From figuring the percentage of interest on the unpaid school bill to finding the unknown factor involved in date night finances, the typical college student utilizes an applied knowledge of mathe足 matics. Though these are rather elementary, the department of mathematics offers both a series of primary courses and also an advanced study of "math" in several specialized areas. A must for the pre-engineering student and also those inter足 ested in the educational aspects of the science are the various courses in algebra, geometry, trig足 onometry, etc. From the beginner's course ( affec足 tionately termed "Bonehead Math" ) to the most difficult calculus assignments, the department strives for complete student comprehension of the presented material. To ascertain the difference between a "quotient" and a "remainder", the head of the department, Dr. Earl V. Greer, is always available to lend the proverbial helping hand.


Biological S e i e n_ e e From the Greek word "bios", meaning life, and the Latin word "logia" meaning science, comes the word "biology", defined as life-science or the science of life. Presenting to the student this study of the science of living, the department pro­ vides instruction both for those with vocational interests in the educational aspects of science and those interested in medicine, medical technology, dentistry, and nursing. The Biological Science Department instills in the student mind the importance of observation coupled with notation to attain the desired general end of information. In this world of slimy appearing specimens and gruesome dissections, the student is able to survey his field in a very realistic setting. As depart¡ mental head, Professor Robert Lawrence serve� as a guide for those future leaders in the areas of scientific education and the field of medicine.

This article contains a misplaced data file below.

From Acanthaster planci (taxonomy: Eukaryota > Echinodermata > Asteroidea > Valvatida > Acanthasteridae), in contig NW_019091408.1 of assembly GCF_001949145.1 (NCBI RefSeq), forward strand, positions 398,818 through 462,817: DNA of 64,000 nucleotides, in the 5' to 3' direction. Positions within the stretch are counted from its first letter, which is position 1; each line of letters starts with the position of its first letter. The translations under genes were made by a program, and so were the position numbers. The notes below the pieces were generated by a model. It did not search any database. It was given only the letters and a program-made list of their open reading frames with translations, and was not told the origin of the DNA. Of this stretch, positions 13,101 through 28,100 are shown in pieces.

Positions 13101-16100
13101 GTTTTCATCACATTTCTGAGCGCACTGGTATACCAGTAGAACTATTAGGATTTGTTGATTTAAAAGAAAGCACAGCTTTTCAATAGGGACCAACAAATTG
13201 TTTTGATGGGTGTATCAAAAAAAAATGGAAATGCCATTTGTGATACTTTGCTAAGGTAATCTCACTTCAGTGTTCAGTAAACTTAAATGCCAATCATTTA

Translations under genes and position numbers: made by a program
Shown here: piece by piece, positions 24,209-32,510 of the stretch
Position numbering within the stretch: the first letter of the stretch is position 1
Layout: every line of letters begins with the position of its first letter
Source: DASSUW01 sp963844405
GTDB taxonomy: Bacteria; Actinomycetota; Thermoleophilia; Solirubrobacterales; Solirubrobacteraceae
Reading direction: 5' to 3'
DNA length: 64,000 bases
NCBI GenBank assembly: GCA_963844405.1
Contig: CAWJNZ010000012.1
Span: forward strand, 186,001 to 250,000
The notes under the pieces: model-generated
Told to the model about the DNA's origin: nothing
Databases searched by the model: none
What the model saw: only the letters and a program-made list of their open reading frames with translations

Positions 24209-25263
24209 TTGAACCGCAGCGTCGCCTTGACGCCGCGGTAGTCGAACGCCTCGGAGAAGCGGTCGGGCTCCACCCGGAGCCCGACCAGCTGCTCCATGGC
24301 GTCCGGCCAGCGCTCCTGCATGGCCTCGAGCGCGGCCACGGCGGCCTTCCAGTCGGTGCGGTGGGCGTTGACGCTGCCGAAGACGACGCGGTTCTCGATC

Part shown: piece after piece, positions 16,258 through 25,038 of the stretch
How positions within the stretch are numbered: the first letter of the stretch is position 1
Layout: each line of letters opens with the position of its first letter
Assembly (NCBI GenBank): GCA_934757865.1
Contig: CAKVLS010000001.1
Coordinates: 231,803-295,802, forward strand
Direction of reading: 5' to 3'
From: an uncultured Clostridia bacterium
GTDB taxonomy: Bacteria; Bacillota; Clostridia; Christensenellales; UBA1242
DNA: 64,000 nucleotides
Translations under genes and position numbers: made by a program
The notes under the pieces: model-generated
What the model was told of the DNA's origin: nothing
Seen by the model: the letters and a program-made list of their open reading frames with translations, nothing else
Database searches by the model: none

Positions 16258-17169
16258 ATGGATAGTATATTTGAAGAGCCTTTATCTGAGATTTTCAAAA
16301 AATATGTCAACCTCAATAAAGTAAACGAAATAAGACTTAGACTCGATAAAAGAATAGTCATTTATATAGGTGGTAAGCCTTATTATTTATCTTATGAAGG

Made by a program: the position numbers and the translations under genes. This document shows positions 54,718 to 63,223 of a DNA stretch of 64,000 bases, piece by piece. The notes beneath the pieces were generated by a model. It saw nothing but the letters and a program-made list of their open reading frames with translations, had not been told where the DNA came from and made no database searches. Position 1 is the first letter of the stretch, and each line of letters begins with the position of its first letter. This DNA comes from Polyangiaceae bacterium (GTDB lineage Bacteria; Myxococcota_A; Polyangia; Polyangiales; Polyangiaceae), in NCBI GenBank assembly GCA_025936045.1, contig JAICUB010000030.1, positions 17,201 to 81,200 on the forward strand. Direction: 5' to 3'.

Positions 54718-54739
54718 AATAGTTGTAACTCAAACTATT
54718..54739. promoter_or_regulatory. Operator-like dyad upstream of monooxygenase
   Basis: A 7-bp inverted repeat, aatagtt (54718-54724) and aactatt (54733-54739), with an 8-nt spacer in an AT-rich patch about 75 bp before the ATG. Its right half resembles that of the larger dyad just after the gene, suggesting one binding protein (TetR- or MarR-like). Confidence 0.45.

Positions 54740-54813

Daisy Hoilman and Viola DeVore utilize the dual eyepiece microscope attachment while lab assistant Ken Herrick di rects their efforts.

As the Biology class gets microscope eyestrain from intense observation, apparently a minute organism successfu l ly eludes the inquiring eyes of some class member.

59


This compl icated appearing agg regation is only Pa ul Anglin and Robert Herrick engaged in determining the resistance of a resistor by employing a Wheatsone Bridge.

The next phrase could be on the next physics test; so Jeanie Steinbach, Vernon and Gordon Beckett pay careful attenti on to the words of Pro路

Phy sics

fessor H a mmer.

This is the age of the atom-the twentieth cen颅 tury and the development and utilization of this peculiar source of energy falls into the field of physics or other physical sciences. Though B.N.C. is certainly not Oak Ridge and the experiments hardly involve such a force as the atomic bomb, the department of physics endeavors to give those who are interested a thorough knowledge of the basic principles involved in the physical process of an advancement. Recognizing the progressive nature of the contemporary scientific world, the College, through the department of physics, is able to present to the student that information that will prove useful to him in future years. Professor Emmett Hammer acts as an able guide through the maze of scalars, vectors, and webers, and in doing so also serves as the head of the physical science department.

60


Li bra ry Located in the archaic recesses of Bresee Hall, the Bethany Nazarene College library rests in quite solitude, disturbed only by those who seek her favors in erstwhile research. With the jacketed residents covering almost any feasible subject, the shelved interior serves as the court of first resort to the English theme condemned Frosh or to the fourth year man sentenced to a Senior Paper. Occupying a central location on the campus and containing over 30,000 volumes, the B.N.C. library reverberates with a personality all its own. Present­ ing an air of warm hospitality, the collection of white-paged, black-lettered stacks receive those of studious nature from the four corners of the educational zone. From the crispness of contem­ porary publications to the mustiness of writings of past years-from the ultra-modern audio-visual center with facilities for the playing of records or the showing of film to the drama filled section of ancient words of wisdom from sages of old, the invitation into the world of books is written in the flourishing hand of a qualified host-The Bethany azarene College Library.